Talk about strange bedfellows.
I was rummaging around for information about Francis Kirkman – girding my loins, as it were – when I stumbled over a most unexpected conjunction. The notes appended to the edition of The Prince And The Pauper released by the Iowa Center for Textual Studies contains these remarks:
“…Moreover, in Trumbull’s final chapter on the ‘Blue Laws of England, in the Reign of James the First’, Clemens found an account of punishments inflicted upon gamblers, beggars, and vagrants which suggested a number of possible adventures for his young hero in the clutches of a ‘gang of tramps who rove like gypsies…
“Clemens found a less scholarly view of England’s laws in a seventeenth-century work by Richard Head and Francis Kirkman, The English Rogue…Being A Compleat History Of The Most Eminent Cheats Of Both Sexes. While purporting to inspire its readers with a ‘loathing’ for ‘Villainy’ and ‘Vice’, the book furnished a lively account of the lawless and immoral escapades of one Meriton Latroon and, incidentally, served as a complete guide to seventeenth-century ‘cony-catching’ practices. In his footnotes to The Prince And The Pauper Mark Twain acknowledged only a part of his debt to The English Rogue. In fact, the book not only provided details concerning confidence games and argot for the chapers dealing with Edward’s captivity among the vagabonds, it inspired dialogue, descriptions, and several specific incidents…”
“Lively”? Personally, I found it deadening. I admit to being rather taken aback by this revelation…although it’s certainly interesting that even in the most respectable of centuries, The English Rogue hadn’t been entirely banished from polite society. Apparently there’s a journal article out there dealing with this topic in more detail, but I don’t have JSTOR access from home, so I’ll have to chase it up next week.
It’s also interesting that Twain went back to the source – or rather, given Head’s magpie habits, a source – rather than taking the softer option of stealing from William Harrison Ainsworth, whose Rookwood was a huge success in the US as well as in its country of origin.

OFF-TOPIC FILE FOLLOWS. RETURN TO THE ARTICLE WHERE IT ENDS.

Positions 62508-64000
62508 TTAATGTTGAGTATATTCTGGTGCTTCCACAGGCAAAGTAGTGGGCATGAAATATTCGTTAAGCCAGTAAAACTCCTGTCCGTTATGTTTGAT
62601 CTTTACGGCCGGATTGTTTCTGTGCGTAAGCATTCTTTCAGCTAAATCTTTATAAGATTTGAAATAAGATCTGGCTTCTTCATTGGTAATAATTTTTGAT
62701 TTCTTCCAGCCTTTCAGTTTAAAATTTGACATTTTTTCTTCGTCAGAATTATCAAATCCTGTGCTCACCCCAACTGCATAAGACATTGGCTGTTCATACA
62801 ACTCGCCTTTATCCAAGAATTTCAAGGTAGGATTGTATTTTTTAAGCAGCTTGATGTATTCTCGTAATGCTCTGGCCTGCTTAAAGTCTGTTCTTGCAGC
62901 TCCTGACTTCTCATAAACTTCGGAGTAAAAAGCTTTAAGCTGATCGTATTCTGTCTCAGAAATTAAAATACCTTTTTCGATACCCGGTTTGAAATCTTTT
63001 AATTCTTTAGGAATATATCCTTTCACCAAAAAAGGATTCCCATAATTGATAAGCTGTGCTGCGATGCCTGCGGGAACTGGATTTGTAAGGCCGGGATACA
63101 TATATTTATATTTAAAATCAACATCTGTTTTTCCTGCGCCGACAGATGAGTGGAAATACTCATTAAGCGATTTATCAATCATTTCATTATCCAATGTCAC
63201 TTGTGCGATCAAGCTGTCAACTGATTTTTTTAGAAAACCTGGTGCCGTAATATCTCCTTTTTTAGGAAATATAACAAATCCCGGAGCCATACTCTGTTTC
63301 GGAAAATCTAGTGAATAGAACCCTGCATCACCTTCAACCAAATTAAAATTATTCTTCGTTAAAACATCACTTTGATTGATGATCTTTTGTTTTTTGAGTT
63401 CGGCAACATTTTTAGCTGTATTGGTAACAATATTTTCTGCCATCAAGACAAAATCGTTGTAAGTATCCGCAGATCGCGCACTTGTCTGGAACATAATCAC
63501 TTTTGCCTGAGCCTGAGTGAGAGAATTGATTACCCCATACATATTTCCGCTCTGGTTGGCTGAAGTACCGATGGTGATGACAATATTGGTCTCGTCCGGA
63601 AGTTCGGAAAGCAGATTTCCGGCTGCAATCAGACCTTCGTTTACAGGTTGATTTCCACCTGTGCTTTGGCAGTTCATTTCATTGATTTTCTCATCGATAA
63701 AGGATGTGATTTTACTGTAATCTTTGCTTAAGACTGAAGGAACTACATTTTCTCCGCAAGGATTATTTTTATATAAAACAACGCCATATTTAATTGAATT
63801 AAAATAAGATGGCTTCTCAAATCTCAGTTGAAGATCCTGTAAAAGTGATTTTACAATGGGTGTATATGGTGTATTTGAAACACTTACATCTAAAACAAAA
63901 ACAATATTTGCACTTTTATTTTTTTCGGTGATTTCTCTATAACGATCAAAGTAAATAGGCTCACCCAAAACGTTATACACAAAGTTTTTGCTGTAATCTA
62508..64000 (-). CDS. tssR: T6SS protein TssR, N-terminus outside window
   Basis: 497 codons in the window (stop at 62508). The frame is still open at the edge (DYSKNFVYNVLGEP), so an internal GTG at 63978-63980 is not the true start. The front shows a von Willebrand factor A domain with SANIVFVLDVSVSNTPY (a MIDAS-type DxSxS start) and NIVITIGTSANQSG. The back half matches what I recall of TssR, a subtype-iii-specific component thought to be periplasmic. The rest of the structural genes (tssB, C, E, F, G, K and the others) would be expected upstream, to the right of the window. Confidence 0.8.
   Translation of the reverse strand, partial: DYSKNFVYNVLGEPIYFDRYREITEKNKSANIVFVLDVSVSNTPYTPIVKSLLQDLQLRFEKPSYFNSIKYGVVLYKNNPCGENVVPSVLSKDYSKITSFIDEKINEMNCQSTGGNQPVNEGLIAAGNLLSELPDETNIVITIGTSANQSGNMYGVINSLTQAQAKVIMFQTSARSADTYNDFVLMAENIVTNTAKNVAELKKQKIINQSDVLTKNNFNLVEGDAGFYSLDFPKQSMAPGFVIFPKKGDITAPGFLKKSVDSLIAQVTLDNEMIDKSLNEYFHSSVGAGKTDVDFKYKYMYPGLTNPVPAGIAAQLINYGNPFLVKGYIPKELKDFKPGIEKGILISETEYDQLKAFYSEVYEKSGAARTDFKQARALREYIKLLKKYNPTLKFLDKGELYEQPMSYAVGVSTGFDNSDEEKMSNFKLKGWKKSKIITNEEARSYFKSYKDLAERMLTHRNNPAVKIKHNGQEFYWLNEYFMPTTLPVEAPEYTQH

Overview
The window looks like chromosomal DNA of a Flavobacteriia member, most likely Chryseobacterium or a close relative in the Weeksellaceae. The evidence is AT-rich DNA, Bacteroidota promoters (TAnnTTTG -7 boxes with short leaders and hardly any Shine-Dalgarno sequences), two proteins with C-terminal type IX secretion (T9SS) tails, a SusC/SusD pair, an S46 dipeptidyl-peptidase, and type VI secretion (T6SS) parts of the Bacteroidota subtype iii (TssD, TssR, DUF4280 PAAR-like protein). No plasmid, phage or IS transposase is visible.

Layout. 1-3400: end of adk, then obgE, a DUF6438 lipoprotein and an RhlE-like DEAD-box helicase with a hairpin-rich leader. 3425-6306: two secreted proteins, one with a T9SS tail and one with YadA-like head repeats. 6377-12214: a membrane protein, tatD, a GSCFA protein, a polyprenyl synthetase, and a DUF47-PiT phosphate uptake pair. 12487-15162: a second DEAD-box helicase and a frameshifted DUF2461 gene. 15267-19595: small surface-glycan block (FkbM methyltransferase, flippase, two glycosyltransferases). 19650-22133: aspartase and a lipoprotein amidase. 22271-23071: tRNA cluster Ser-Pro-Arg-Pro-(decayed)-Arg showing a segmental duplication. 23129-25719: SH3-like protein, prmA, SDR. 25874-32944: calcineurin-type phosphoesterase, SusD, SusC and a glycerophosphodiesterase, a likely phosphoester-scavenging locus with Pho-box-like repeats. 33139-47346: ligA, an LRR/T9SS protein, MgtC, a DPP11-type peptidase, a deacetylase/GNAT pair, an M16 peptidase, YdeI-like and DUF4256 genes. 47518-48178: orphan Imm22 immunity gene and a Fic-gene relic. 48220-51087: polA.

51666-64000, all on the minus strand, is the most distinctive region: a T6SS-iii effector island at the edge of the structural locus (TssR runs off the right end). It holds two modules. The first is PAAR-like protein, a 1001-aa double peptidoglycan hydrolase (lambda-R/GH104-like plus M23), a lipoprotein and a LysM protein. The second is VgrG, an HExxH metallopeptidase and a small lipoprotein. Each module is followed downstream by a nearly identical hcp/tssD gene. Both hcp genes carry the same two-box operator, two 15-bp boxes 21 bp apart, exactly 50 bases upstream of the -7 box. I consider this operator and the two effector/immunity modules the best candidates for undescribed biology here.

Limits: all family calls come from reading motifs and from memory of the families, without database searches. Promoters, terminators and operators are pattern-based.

In other news— Ah, those insidious Stuarts! – they just just won’t leave me alone, even in my outside-the-goalposts reading, and even in books by American authors. In short, when I sat down to Booth Tarkington’s Wanton Mally, I was more than a little aggrieved, upon turning to the title page, to find the subtitle, A Romance Of England In The Days Of Charles II.
Well… Thankfully, most of this novel is set a refreshing distance away from the court, with only a few direct references to Charles, and one to the Duchess of Portsmouth (i.e. Louise de Kérouaille), the latter of which places the action of the novel after 1675. The story itself reminds us that it was not only the Catholics who were being blamed for everything at the time, but that there were those equally virulent against the Quakers—who, having no political weight, featured comparatively little in the literature of the day.
Elsewhere, in spite of my resolutions and promises, I’ve managed to get two reviews behind again: I’ve read The Gilberts And Their Guests by Julia Day for Reading Roulette, and Palmira And Ermance by Mary Meeke for Authors In Depth. That makes me due to read Volume 2 of The English Rogue, which ought to slow me down quite nicely.
On a more positive note, I’ve also spun the wheel again, and my next pick for Reading Roulette (or theoretically: it’s a GoogleBooks scan, so its readability remains to be seen) is Leap Year by Margaret Anne Curtois, from 1885. Curtois is yet another author about whom I can tell you very little, except that she published several works seemingly intended for girls and young women. And as I always say at these moments—we’ll see.